11. 11. to receive a higher DEA score. To avoid a situation, where unfair amounts of weights are beingassigned to any input and/or output, Assurance Region model was developed9. In this model,weights of any two inputs/outputs may be controlled with the help of upper/lower limits.Application of DEA to Indian Pharmaceutical IndustryIn the present study we have considered a sample of 44 pharmaceutical companies, whose data isavailable throughout the period 1992 - 2002. The main reason for choosing this sample is the factthat we have continuous availability of data for a common sample, which enables measurementof various performance characteristics of those pharmaceutical companies that have survived atleast 11 years or more. A point to note here is that the selection of such a sample in itself gives aset of companies that have successfully survived at least the last 11 years, and includes most ofthe market leaders on the top and the companies that are struggling to make ends meet in thebottom. Thus we hope that the sample is representative enough to include all kinds of firms witha history of 11 years or more, except the ones, which have started after 1992, and the ones thathave closed down or got merged before 2002. Table 1. Composition of the sample Category Number of % of each Companies category in the Sample Indigenous Companies 29 65.91% Multi National Companies 15 34.09% Bulk & Formulations 21 47.73% Only Formulations 22 50% Big (Turnover ≥ 300 Crores) 15 34.09% Small(Turnover < 300 Crores) 29 65.91%The composition of the sample is given in Table 1, which is differentiated under 3 differentcriterion, first in terms of origin: indigenous versus multi nationals, secondly in terms ofbusiness: Bulk & Formulations versus only Formulations and finally, size wise: big versus small. 11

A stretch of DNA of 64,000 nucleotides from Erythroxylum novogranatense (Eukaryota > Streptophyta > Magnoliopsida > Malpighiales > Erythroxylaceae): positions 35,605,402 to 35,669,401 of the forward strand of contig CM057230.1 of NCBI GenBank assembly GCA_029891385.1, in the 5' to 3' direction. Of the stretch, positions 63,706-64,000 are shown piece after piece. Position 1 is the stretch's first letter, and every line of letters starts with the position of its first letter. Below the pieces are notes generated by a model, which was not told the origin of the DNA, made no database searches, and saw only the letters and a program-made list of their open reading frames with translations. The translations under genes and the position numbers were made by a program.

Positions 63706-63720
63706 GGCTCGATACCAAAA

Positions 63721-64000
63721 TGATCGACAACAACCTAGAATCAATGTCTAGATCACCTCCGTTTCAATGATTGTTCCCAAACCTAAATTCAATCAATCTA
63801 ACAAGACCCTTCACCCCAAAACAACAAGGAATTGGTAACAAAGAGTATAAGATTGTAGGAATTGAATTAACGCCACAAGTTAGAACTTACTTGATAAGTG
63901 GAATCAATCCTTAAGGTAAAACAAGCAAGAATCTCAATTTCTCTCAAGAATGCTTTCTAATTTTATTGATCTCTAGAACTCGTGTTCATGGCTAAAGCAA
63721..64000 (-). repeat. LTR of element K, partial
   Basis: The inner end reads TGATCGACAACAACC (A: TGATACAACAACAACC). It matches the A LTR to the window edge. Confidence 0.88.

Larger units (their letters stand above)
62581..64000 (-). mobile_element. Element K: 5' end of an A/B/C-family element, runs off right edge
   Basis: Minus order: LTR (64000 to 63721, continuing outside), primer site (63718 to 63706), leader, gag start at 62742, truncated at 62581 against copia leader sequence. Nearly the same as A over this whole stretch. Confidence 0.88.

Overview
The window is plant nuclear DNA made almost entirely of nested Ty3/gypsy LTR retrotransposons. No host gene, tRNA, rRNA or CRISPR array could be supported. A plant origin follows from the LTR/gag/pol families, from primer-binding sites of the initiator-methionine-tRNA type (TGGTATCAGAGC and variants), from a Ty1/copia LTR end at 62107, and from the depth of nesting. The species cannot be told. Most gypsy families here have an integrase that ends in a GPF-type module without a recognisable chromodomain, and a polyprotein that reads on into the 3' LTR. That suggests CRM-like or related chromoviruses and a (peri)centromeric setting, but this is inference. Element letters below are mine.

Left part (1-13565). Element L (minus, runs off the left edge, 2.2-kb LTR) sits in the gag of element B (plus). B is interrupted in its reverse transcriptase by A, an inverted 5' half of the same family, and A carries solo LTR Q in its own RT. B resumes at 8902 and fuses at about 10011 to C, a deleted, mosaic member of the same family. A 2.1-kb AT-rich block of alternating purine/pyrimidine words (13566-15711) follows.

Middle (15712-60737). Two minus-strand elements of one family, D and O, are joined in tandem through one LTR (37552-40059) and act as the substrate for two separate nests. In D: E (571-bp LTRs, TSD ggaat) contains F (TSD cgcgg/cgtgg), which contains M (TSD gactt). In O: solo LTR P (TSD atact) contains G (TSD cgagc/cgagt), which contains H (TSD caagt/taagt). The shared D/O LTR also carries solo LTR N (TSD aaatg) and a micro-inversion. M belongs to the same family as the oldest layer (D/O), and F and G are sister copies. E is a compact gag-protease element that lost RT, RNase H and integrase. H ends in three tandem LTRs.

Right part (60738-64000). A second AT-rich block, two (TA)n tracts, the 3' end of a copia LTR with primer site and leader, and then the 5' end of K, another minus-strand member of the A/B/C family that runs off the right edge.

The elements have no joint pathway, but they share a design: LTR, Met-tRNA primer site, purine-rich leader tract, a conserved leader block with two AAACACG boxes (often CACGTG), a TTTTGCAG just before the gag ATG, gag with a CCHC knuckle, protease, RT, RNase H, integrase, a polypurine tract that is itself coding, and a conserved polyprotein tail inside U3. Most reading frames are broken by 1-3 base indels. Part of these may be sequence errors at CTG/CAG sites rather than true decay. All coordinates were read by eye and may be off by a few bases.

12. 12. Our aim is to see how the companies in different categories will fare in terms of efficiencyratings.The DEA analysis on this sample would give relative efficiencies of these 44 firms with respectto each other and not with respect to all the 20,000 companies of Indian pharmaceutical industry.This means, there might be other efficient/inefficient companies, with better/worse practices inthe larger population, that are not included in this sample, and whose inclusion mightreduce/increase the respective efficiencies of the firms in the present sample. However, for now,we restrict ourselves to the present sample and focus on their best practices and try to analyse theemerging trends in Indian pharmaceutical industry.Inputs and outputs for the Data Envelopment AnalysisThe choice of the inputs and outputs is very crucial for the relative efficiencies to be useful inarriving at meaningful conclusions. For any given firm in an industry, performance or efficiencyis purely relative. There can be no predefined efficiency indicators given the general constraintthat the sum total of output should always be greater than the sum total of input. Given thisrelative efficiency depends on the firm’s capability or to be precise the management’s capabilityin utilizing the given resources better than the competition. This will provide these firms withsurplus output or slack, which can be used to face market uncertainty and take advantage of anynew opportunities thus enhancing the growth of the firm. This is also true in case of Indianpharmaceutical industry, which is faced with a major period of uncertainty and an unprecedentedopportunity for growth. Most of the parameters fostering growth are external in nature likedemand in external markets etc. The one factor which is internal and under the direct control ofthe management are the costs expended for a given output. The major cost elements, whichcontribute towards 70% of the operating income2 of a pharmaceutical firm in India are chosen asinputs for the application of DEA in the current paper, as follows: (i) Cost of Production and 12